[sidebar]Photo 1: Large wound on the patient’s right temple.[/sidebar]
The trauma radio alert advises EMS is five minutes out with a patient with gunshot wounds to the head. The patient was reportedly shot in the head after he attacked a state trooper during a traffic stop on the interstate. The paramedic reports that the patient has two head wounds, is orally intubated, is tachycardic at 120, has a blood pressure of 136/92, and has a Glasgow Coma Score (GCS) of 7T.
Prior to the patient’s arrival, you notice multiple police officers arriving and standing outside of the resuscitation room door. One of the commanding officers walks up to you and says, “Doc, we think the suspect tackled the trooper, strangled her, and tried to take her gun when he was shot. Can you please take a close look at the wounds and let us know which wound is the entrance, which wound is the exit, and how far away the gun was from the suspect’s head when he was shot by our female trooper?” When the patient arrives in the resuscitation room, you observe a large wound on the right temple (see Photo 1) and a smaller wound on the left parietal area (see Photo 2). After your initial and secondary assessments, you consult trauma and neurosurgery and send the stable patient to radiology for a CT scan of his head and cervical spine. As you leave the resuscitation room, the commanding officer again approaches you and says, “Doc, given the current political environment of officer-involved shootings in the country, it is critical that we know which wound is the entrance, which is the exit, and how far away the trooper’s gun was from the suspect when he was shot. Doc, what did you document in the chart, and what do you think about the wounds?”
Table 1: The six common physical characteristics of entrance wounds and their causes
|Abrasion Collar caused by friction with the bullet|
|Tattooing caused by unburned gunpowder|
|Soot caused by the residue of burned gunpowder|
|Seared Skin caused by the flame and hot gases|
|Triangular Tears caused by skin expansion from injected gas|
|Muzzle Contusion caused from injected gases pushing expanding skin against barrel|
Based on your visual assessment of the wounds, how will you answer the following questions that will be asked of you by a local prosecutor when this case of an officer-involved shooting is presented to a grand jury? The patient survived his transcranial wounds and is now a GCS 6T in a long-term care facility.
- What were the physical characteristics of each of the wounds you observed on the suspect’s scalp?
- Which wound was the entrance wound?
- How did you determine which wound was the entrance wound?
- Which wound was the exit wound?
- How far was the trooper’s gun from the suspect’s head when he was shot by the trooper?
- If the trooper said she placed her gun against the suspect’s scalp as she was about to go unconscious from being strangled by the suspect, are the injuries consistent with her statements?
Clinical Forensic Medicine and Gunshot Wounds
Patients who are victims of gun violence present to the emergency department with both medical needs and forensic issues. The patient is part of the crime scene, all evidence of which is only seconds away from being inevitably and irretrievably washed or debrided away. In these fleeting moments, both health and justice are held in the physician’s hands. Unless you have had advanced forensic training, you are not the forensic expert. What you document is for others to interpret. To prevent a miscarriage of justice and preserve the evidence, all you must do is describe what you find.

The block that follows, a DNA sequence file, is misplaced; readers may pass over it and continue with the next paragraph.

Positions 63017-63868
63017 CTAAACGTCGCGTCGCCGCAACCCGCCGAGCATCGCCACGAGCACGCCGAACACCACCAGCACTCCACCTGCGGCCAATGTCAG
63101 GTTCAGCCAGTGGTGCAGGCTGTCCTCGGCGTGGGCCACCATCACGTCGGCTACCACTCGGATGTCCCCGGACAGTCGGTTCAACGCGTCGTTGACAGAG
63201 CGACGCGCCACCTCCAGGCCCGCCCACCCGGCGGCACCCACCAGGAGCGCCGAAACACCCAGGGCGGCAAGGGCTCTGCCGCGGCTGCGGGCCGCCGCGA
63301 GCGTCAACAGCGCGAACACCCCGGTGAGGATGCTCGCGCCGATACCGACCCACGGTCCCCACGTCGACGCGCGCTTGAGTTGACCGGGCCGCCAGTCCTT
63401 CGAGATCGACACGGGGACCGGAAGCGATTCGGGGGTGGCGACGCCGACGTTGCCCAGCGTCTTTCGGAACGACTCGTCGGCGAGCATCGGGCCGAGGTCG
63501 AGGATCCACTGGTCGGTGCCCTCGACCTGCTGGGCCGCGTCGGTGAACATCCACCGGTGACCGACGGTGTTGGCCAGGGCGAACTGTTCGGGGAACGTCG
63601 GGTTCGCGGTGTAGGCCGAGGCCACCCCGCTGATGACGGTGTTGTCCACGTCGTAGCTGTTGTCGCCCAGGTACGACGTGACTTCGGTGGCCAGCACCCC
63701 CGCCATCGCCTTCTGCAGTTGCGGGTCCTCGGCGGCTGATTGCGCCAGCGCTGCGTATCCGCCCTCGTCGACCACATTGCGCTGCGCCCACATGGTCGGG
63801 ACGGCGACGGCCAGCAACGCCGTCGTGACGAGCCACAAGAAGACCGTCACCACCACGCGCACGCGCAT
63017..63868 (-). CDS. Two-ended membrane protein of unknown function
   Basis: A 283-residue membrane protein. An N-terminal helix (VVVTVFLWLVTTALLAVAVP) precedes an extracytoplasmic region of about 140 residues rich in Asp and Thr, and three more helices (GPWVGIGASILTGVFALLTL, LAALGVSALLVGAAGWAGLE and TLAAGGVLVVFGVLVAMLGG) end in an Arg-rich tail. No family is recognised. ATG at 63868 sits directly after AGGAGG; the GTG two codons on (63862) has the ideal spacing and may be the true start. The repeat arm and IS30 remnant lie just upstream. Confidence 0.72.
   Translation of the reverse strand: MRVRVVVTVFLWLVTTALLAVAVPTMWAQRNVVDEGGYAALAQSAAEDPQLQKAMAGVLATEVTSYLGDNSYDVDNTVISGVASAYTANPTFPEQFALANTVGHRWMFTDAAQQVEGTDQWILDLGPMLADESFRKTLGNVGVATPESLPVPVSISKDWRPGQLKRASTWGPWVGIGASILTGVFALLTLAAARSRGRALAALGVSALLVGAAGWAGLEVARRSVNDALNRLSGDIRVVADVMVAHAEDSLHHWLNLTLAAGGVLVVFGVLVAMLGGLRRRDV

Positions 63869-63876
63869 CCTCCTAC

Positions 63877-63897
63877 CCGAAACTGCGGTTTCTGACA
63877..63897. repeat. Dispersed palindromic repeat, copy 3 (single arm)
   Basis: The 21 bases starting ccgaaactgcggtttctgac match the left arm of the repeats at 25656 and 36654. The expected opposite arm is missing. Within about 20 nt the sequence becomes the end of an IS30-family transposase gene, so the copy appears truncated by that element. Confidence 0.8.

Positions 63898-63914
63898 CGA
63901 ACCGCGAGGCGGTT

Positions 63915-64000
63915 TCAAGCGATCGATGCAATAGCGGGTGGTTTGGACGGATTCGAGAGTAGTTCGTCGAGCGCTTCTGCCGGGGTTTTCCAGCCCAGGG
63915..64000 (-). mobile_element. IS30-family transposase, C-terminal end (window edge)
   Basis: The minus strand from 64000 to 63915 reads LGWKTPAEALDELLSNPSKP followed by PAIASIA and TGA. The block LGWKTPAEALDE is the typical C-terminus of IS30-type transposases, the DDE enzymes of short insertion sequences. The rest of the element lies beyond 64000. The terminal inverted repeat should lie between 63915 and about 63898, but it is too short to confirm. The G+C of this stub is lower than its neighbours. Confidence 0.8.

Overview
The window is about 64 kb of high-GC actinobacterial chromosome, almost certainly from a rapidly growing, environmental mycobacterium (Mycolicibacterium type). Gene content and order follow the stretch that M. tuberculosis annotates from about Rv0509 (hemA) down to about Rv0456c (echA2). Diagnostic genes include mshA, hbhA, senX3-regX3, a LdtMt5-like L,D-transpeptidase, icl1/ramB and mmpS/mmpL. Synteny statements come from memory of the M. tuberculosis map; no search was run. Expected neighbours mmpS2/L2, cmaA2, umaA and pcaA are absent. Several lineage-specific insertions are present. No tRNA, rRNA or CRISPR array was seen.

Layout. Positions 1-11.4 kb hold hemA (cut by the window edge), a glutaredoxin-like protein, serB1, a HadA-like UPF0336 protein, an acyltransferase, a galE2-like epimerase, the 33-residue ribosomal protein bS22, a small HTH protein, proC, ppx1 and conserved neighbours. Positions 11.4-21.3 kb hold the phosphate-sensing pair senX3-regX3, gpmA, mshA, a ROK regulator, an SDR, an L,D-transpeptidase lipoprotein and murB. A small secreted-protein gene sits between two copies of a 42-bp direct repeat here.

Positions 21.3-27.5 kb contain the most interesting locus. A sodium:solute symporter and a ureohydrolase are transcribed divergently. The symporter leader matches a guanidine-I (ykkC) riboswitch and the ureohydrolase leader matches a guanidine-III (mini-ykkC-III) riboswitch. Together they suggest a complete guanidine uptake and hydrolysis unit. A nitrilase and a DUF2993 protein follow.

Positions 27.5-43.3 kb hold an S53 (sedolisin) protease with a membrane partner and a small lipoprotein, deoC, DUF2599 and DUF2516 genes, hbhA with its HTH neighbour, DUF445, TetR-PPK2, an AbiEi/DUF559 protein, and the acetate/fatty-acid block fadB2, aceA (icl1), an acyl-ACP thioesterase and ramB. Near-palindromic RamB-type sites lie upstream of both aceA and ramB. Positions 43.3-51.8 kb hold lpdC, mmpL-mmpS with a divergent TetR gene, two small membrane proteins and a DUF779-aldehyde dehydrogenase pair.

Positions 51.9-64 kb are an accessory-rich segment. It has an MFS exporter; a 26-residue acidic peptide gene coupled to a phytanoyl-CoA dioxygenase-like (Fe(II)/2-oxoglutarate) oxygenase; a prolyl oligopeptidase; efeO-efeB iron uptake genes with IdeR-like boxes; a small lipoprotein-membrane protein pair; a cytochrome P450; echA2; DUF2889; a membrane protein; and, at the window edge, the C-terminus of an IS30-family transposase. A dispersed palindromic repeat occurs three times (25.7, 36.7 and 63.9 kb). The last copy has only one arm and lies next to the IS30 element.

Since a picture is worth a thousand words, the easiest way to “describe” and document the injuries and the evidence is with a camera. Make sure that your department has one and that it is capable of close-up photographs. Some electronic medical record systems permit you to take HIPAA-compliant photographs with your own cellphone and import these into the patient’s chart.
The purpose of this article is to give emergency physicians a simple list of gunshot wound characteristics to photograph or, in the absence of photographic documentation, to describe. Table 1 lists these physical characteristics and contains recognized terms utilized by forensic physicians around the world.
The Physical Characteristics of Entrance Wounds from Handguns
The physical characteristics of an entrance wound depend primarily on two factors: 1) the range of fire (the distance from the muzzle to the skin) and 2) the presence of any intermediate objects (eg, clothing, glass). Range of fire is divided into four general categories: distant (or indeterminate), intermediate, close, and contact (see Table 2). Each range of fire is associated with specific wound characteristics:
- Distant- or indeterminate-range wounds have only an abrasion collar (see Photos 3 and 4).
- Intermediate-range wounds have an abrasion collar and tattooing or stippling (see Photo 5).
- Close-range wounds have an abrasion collar, soot, and tattooing (see Photo 6).
- Contact wounds have soot, seared skin, and triangular-shaped tears (see Photo 7).
Distant-Range Wounds: Only the bullet contacts the skin in a distant- or indeterminate-range wound. When a bullet penetrates skin, there is friction between the projectile and the epithelial tissue, which creates an abrasion collar (see Photo 3 and Figure 1). Abrasion collars will vary in appearance depending on the angle of penetration (see Photo 4 and Figure 2). All entrance wounds will have some degree of an abrasion collar, with the exception of those wounds to the palms of the hands and soles of the feet, where the epithelium is highly keratinized. Abrasion collars may also be referred to as an abrasion margin, abrasion rim, or abrasion ring.